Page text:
Inside the palace:
I found this information written in a board inside the museum with the title: Mir Akbar Ali Khan Sikander Jah, Asaf Jah III:
Born: 11th November 1768 at Hyderabad. ( 1st Rajab 1182 Hijri)
Accession to the throne: 11th August 1803 at Hyderabad.
Died: 21st May 1829 at Hyderabad.
The third Nizam inherited a prosperous state. His succession was ratified by the Mughal emperor Shah Alam II and his father’s titles were also conferred upon him.
Sikander Jah recovered from the British the territories between Ajanta and the river Godavari- an area that included the whole of the mineral rich region of Berar. However, he continued to have close ties with the British.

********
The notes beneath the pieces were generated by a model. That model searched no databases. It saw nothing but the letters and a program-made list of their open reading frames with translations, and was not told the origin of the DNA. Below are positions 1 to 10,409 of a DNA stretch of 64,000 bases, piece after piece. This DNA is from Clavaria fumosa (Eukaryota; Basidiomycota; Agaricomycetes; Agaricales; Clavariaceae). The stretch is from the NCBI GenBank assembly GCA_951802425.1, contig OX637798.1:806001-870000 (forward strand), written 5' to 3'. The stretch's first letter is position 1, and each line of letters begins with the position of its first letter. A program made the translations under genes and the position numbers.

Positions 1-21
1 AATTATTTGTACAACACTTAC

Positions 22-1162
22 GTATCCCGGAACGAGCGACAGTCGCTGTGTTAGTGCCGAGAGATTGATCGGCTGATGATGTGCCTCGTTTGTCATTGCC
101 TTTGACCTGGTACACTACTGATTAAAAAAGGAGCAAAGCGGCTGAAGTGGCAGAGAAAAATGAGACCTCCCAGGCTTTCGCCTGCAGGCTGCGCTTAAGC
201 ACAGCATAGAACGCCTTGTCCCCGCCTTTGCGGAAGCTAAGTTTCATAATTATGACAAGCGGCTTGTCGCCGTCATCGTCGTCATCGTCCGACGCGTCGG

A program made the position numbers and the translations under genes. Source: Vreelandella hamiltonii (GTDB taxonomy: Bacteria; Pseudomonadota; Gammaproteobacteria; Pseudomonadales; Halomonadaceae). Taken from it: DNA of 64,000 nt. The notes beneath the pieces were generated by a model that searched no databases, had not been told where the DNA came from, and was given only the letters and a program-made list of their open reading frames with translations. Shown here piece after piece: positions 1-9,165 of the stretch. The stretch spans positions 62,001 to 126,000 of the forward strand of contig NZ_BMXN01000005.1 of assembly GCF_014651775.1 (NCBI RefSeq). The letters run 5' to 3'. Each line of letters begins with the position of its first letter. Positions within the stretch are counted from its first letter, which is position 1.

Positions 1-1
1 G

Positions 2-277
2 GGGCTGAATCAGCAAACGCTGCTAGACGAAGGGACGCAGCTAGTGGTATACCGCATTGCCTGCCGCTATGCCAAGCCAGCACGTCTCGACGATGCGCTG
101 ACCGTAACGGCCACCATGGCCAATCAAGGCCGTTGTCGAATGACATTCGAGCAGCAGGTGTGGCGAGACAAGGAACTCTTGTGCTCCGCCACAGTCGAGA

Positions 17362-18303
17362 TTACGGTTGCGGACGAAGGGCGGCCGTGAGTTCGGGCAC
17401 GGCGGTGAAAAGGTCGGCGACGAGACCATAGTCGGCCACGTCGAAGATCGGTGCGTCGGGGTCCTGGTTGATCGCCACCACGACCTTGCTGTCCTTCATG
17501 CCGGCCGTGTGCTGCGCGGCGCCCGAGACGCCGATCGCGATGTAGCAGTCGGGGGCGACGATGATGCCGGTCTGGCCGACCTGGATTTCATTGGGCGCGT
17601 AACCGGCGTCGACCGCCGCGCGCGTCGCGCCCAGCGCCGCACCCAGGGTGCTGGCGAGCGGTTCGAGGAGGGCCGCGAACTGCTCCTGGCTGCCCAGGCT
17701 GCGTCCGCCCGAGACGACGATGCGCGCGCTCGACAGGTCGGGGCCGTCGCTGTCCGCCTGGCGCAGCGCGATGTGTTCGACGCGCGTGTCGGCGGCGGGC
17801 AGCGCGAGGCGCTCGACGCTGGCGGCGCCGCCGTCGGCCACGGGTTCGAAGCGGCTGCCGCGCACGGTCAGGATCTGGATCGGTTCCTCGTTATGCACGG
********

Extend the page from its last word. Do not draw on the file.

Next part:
To improve internal administration and to ensure just means of collecting revenue, Sikander Jah placed Europen officers in charge of his districts. This was to replace the earlier system of revenue collection by the wealthy farmers including Arab chiefs and sowcars.
Hyderabad enjoyed a new era of progress. In 1806, a large area north of the city was named Secunderabad after Sikander Jah. This area was to station 5000 troops of the British Garrison.
Secunderabad later became the largest British cantonment in India. As the cantonment grew rapidly many locals relocated there from the hustle of the walled city across the river Musi, thus creating the twin city of Secunderabad.